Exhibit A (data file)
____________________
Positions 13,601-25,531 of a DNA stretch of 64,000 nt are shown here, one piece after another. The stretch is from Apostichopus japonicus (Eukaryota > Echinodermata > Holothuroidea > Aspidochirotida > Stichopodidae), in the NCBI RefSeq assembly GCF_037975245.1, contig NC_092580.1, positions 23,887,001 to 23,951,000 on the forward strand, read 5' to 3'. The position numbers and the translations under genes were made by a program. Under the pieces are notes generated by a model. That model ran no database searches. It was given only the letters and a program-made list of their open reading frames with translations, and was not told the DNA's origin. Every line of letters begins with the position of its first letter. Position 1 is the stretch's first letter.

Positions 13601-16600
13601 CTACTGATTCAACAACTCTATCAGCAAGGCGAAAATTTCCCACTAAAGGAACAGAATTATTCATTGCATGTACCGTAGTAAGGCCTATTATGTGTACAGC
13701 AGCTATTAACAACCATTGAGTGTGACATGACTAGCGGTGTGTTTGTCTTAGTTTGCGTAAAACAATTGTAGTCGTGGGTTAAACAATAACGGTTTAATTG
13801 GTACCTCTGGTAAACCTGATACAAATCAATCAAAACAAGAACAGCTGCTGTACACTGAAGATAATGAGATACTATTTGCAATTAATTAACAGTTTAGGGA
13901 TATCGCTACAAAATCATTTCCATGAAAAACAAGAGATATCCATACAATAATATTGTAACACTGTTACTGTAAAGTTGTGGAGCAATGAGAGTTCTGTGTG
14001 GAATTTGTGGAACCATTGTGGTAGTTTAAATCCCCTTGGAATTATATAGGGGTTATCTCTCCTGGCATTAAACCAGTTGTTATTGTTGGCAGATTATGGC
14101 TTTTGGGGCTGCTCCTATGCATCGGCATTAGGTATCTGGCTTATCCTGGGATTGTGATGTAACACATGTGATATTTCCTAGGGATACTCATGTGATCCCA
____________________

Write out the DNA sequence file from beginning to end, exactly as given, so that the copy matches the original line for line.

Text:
Positions 13,601-25,531 of a DNA stretch of 64,000 nt are shown here, one piece after another. The stretch is from Apostichopus japonicus (Eukaryota > Echinodermata > Holothuroidea > Aspidochirotida > Stichopodidae), in the NCBI RefSeq assembly GCF_037975245.1, contig NC_092580.1, positions 23,887,001 to 23,951,000 on the forward strand, read 5' to 3'. The position numbers and the translations under genes were made by a program. Under the pieces are notes generated by a model. That model ran no database searches. It was given only the letters and a program-made list of their open reading frames with translations, and was not told the DNA's origin. Every line of letters begins with the position of its first letter. Position 1 is the stretch's first letter.

Positions 13601-16600
13601 CTACTGATTCAACAACTCTATCAGCAAGGCGAAAATTTCCCACTAAAGGAACAGAATTATTCATTGCATGTACCGTAGTAAGGCCTATTATGTGTACAGC
13701 AGCTATTAACAACCATTGAGTGTGACATGACTAGCGGTGTGTTTGTCTTAGTTTGCGTAAAACAATTGTAGTCGTGGGTTAAACAATAACGGTTTAATTG
13801 GTACCTCTGGTAAACCTGATACAAATCAATCAAAACAAGAACAGCTGCTGTACACTGAAGATAATGAGATACTATTTGCAATTAATTAACAGTTTAGGGA
13901 TATCGCTACAAAATCATTTCCATGAAAAACAAGAGATATCCATACAATAATATTGTAACACTGTTACTGTAAAGTTGTGGAGCAATGAGAGTTCTGTGTG
14001 GAATTTGTGGAACCATTGTGGTAGTTTAAATCCCCTTGGAATTATATAGGGGTTATCTCTCCTGGCATTAAACCAGTTGTTATTGTTGGCAGATTATGGC
14101 TTTTGGGGCTGCTCCTATGCATCGGCATTAGGTATCTGGCTTATCCTGGGATTGTGATGTAACACATGTGATATTTCCTAGGGATACTCATGTGATCCCA